Book Review: Interrobang by Jessica Piazza
Poems by Jessica Piazza
|Red Hen Press
Jessica Piazza’s debut collection, Interrobang, begins with fear—specifically melophobia, the fear of music. But from the poem’s first few lines, it’s clear that this fear isn’t of just any music:
They’ll tell you there are only two ways: flawed
windpipes that knock like water mains behind
thin walls or else a lovely sound like wood-
winds sanded smooth—no middle ground…
The speaker is afraid of her own voice, of “Them” telling her she’s singing badly. Their critiques are endless and contradictory: “begin // again, again, again, now overwrought, / now under-sung; not done.” How apt a conflict to incite this particular collection, a series of poems exploring personal longing through the common lenses of love and fear. (What if readers think she explored these subjects “wrongly?”) But by the end of the poem the speaker seems to shrug off these ethereal naysayers, telling us: “Sing into a conch and you’ll sound like yourself. / Sing into a conch and you’ll sound like the sea.” She keeps singing and her voice, once she trusts it, transcends her body and becomes a natural element. We breathe a sigh of relief; we’re being led by a strong, sure voice.
More than just someone of firm conviction, Piazza proves herself in this collection to be a master of form. From sonnets to pantoums to poems that create their own rhyme schemes and metrical patterns, the powder kegs Piazza offers us here have clearly been painstakingly arranged. In “Clithrophilia: love of being enclosed,” she longs for “wonders, harbored,” writing:
And I’ve ached for it all: a closet; a stall;
the crevice between your flesh and the wall.
A way to forsake this freedom I’ve heeded
Under pressure, forced to be economical with her words, Piazza employs bold images and makes riveting connections and conclusions. Each poem contains harbored wonders. The speaker in “Xenoglossophobia: fear of foreign languages,” like so many of Piazza’s speakers, directs the reader in how to process something she’s seeing. From her first description—“The background’s Brighton Beach”—to her last—“gray sea, white house, red slash that is her heart”—Piazza fleshes out a painting from sketches into full detail, shocking us by landing on the only vivid color mentioned.
We enter Piazza’s collection with the assumption that love and fear are separate entities, possible endpoints on a spectrum of human emotion. But by the book’s midpoint we reach “Phobophilia: love of fear,” a dystopia of grisly images. Piazza handles these atrocities with a surprisingly gentle touch:
The censors will reveal the body, but
black out the eyes…
Tomorrow, trucks idling at yellow lights
will dash, will crush the thousand hands that wave
unvoiced applause. And then: mass graves…
will drop the safety mesh, disaster checked
for falling flyers with brute prayer alone.
Though some will slip, we know the system will
be wholly good…
Here, fear and love converge like the interrobang, simultaneous interrogation and exclamation. For Piazza, they’re sometimes one and the same. And in case we miss the memo, she gives us “Eisoptrophilia” and “Eisoptrophobia”—the love and fear of mirrors—a few pages later. Fear mirrors love, and often we love the things we fear.
There’s no real equivalent “fear of love” poem (though we do get an entry on “fear of sexual love.”) Arguably, that’s because the whole book addresses a fear of love. Every poem stands as a testament to this anxiety surrounding intimacy, especially those that flesh out the romantic through-line of the collection. “People Like Us,” the first of three series of sonnets, tells the story of a failed love affair from the moment of attraction to the aftermath of separation. The speaker appeals in these poems to herself and her lover, but also to society at large:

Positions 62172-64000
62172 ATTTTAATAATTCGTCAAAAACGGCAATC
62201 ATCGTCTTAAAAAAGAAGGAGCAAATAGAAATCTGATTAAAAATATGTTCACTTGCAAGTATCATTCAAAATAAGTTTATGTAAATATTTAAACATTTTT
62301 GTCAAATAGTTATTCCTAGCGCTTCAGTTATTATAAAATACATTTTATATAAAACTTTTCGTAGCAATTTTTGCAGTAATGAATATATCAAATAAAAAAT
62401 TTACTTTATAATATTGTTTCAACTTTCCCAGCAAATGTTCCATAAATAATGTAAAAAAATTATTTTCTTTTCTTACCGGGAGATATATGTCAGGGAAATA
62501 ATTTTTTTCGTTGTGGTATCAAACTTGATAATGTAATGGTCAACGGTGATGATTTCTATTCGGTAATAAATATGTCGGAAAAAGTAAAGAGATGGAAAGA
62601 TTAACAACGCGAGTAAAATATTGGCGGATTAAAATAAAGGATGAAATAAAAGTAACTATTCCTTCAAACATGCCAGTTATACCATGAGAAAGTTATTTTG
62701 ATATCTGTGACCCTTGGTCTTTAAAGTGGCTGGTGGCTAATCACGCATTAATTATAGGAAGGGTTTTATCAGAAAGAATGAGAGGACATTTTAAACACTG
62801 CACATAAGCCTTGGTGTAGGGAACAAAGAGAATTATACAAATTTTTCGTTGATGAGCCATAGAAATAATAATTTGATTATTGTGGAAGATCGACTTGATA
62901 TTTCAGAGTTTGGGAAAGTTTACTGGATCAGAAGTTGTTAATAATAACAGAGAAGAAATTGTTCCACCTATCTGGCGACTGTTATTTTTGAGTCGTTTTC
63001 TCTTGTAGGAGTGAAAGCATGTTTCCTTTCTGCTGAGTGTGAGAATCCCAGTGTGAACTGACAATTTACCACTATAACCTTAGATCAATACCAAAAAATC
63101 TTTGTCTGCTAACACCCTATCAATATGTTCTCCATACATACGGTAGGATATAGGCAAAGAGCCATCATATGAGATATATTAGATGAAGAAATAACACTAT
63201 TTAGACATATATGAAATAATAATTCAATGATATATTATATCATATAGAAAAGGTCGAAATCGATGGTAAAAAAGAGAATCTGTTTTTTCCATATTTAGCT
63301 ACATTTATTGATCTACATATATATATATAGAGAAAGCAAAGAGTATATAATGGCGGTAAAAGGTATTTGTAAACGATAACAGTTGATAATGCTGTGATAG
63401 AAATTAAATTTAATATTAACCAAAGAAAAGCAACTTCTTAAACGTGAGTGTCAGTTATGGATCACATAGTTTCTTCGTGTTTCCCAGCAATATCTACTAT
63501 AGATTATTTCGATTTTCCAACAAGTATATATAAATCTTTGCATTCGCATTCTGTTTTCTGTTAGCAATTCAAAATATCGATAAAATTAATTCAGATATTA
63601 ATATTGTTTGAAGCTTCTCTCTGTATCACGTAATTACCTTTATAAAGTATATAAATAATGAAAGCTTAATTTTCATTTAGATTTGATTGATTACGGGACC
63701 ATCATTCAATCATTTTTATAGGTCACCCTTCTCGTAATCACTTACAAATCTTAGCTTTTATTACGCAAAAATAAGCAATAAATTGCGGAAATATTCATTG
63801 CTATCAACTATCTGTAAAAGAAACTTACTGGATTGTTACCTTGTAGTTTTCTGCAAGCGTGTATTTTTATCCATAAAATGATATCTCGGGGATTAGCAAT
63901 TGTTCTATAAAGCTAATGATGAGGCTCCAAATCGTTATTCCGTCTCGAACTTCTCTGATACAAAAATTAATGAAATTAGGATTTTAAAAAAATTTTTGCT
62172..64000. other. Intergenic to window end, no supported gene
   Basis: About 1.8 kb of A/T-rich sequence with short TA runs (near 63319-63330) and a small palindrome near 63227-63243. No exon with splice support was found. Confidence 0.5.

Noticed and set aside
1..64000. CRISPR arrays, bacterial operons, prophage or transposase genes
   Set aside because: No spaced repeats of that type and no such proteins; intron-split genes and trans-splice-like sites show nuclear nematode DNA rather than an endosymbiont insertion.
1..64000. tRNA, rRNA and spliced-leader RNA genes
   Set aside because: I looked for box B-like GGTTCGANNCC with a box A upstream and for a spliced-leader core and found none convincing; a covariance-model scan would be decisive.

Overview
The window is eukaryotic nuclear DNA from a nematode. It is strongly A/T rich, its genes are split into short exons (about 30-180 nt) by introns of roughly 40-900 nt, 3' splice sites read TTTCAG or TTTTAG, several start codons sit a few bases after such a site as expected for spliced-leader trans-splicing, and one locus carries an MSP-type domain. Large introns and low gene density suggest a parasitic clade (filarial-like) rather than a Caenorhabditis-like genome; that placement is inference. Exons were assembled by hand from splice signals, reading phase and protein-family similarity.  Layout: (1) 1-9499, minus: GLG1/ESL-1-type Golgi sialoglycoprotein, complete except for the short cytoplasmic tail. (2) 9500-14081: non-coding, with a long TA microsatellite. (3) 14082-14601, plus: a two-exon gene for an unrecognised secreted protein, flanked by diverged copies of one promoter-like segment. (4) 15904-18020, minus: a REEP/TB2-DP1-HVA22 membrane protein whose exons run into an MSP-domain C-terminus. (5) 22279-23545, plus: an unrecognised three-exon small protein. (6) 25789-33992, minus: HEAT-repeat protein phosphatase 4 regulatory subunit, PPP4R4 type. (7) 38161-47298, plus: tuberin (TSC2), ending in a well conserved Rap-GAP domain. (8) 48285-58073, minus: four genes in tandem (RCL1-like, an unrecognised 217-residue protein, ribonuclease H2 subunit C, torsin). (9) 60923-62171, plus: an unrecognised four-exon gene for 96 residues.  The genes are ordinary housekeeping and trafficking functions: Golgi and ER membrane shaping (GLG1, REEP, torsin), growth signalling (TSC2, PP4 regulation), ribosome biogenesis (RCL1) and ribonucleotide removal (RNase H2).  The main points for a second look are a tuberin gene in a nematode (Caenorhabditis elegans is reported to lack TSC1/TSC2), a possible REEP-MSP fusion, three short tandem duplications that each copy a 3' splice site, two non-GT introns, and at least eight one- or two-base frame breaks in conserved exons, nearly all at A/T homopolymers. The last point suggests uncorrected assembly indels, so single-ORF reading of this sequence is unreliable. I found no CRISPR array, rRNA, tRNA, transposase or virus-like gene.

People like us, we’re dust, we’re everywhere. We lie
in spaces between places praying madly for
each other, staying mad at one another…
Chasing careless fathers or
For Piazza’s speaker, love is a series of failures repeated time and time again with new subjects for our affection. It’s a futile search to fill an emptiness that has always existed, tied up in a fear of our inheritance—we get “Patroiophobia” later. To explore the depths of love and loss, she depicts tragic characters like the mother in “Pediophilia: love of dolls.” Loss is marked immediately: “The week her daughter died, the room her girl / had occupied became a home for dolls. / The first an angel… It looked like her.” There’s unspeakable pain here, a frightening illustration of the lengths we’ll go to memorialize love in our lives.
But life isn’t always lived in these extreme moments, and Piazza chooses to end her collection with a return to unadorned reality. “What I Hold” begins with its own answer: “a glint—an intimation of what gleams.” The speaker resorts again to a description of her surroundings, but this time her words are almost clinical:
The birds I hear don’t sound like opera, not
like flutes or piccolos at play. They sound
like birds. Sometimes the birds are all I’ve got.
We wind through these sonnets past attempts at forging meaning from moments that “amount / to nothing but a blink over the lifetime of the eye.” “I’m not a girl who has epiphanies,” the speaker tells us before launching into a story of her meeting of a tired woman who begs for a ride home. I won’t give away the ending, but let’s say that Piazza comes again to that eternal conflict—choose love, or choose fear? An impossible question, perhaps, but one that winds up central to her self-perception. Beneath its possibilities exists a clue toward the things we hold inside us:
And maybe to this day that choice still seems
like a hint, a minute’s inkling of what gleams.